Currently running at Sir Temi Zammit Hall, Unifaun Theatre’s production of The Lying Kind by Anthony Nielson –  translated by skilled author Simone Spiteri to Il-Giddieb Ghomru Qasir – is a hilarious night out with guaranteed belly laughs. The show starts off by introducing us to our protagonists; two inept police constables known as Blunt and Gobbel (Sander Agius and Daniel Chircop) who are tasked with informing an elderly couple – Garson and Balthazar (Marylu Coppini and Michael Tabone)- about the death of their daughter, Carol, on Christmas Eve.


The two policemen are then seen nervously trying to pluck up the courage to ring the couple’s doorbell, when they are suddenly and rudely interrupted by Gronya (Magda Van Kuilenburg), the official representative of ĠKPŻ ie Ġenituri Kontra Pedofili Żibel (Parents Against Paedophile Scum) and town bully.  She bombards them with questions about why they’re there (presuming they know something about a paedophile who happens to be at large), going so far as to grab their most sensitive parts in her quest for answers.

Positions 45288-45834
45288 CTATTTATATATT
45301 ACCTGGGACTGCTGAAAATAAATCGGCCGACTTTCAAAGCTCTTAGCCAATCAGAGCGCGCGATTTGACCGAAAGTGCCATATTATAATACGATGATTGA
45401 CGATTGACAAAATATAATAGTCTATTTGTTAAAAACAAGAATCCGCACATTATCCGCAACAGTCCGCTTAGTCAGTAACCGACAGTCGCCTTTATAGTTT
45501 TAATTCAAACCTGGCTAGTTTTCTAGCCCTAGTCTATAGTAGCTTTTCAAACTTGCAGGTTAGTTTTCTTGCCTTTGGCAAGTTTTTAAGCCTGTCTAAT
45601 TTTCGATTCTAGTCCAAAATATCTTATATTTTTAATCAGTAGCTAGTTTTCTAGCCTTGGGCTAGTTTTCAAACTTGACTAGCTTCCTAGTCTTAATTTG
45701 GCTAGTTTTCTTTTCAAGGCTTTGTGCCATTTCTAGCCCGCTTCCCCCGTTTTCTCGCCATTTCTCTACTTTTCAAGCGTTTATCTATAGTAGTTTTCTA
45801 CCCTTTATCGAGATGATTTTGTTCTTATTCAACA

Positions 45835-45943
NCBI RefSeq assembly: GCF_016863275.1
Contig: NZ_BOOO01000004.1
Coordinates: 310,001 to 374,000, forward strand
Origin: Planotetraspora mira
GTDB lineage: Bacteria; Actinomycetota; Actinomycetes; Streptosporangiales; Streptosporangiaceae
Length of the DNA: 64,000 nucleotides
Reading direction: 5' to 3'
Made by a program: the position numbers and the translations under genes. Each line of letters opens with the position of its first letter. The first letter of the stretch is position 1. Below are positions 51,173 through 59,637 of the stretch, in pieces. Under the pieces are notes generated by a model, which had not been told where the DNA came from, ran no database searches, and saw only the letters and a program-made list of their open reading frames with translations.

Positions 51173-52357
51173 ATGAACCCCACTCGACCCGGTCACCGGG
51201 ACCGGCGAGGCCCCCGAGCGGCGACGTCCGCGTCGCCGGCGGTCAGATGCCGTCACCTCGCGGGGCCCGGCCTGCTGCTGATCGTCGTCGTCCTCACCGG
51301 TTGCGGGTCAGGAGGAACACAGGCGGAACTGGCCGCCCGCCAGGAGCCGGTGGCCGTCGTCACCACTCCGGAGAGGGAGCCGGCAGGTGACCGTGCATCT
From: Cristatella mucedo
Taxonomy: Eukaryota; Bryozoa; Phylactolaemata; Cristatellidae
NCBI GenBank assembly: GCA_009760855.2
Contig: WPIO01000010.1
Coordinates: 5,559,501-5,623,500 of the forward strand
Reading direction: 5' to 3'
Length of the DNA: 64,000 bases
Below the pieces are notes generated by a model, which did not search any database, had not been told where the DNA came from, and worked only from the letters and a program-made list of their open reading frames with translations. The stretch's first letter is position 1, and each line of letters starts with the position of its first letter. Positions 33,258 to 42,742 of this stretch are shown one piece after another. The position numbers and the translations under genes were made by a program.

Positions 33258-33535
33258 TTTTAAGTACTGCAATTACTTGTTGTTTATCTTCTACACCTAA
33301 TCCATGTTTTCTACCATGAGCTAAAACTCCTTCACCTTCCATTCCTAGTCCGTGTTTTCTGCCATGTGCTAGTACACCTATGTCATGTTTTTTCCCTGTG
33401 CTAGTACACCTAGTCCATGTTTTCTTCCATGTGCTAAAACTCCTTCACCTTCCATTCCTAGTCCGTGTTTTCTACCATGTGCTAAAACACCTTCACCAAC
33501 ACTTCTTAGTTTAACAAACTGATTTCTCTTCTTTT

When the policemen finally make their way inside Garson and Balthazar’s house, an endless chain of events sparks off, involving an apparently transvestite vicar (Snits), a spoilt and arrogant teenager (Julie Pomorski) and an innocent Chihuahua, all a consequence of the intricate web of lies that has been spun by the protagonists.

The internal themes employed by Nielson add to the hilarity, describing modern society’s way of life with goosebump-inducing insight.


The set itself was a wonder to behold, captivating the audience as soon as the curtain opened to reveal Romauldo Moretti’s beautifully designed suburban British home.  This initial moment of awe was immediately succeeded by Agius and Chircop’s animated and comical deliveries. The pair bounced off each other extremely well; their chemistry is a force to be reckoned with. As the stage spun around to reveal the shabby living room of Garson and Balthazar and its corresponding catastrophic events, a wave of non-stop laughter resounded throughout the University Hall, thanks to veteran actors Coppini and Tabone, who dominated the stage with each side-splitting exchange.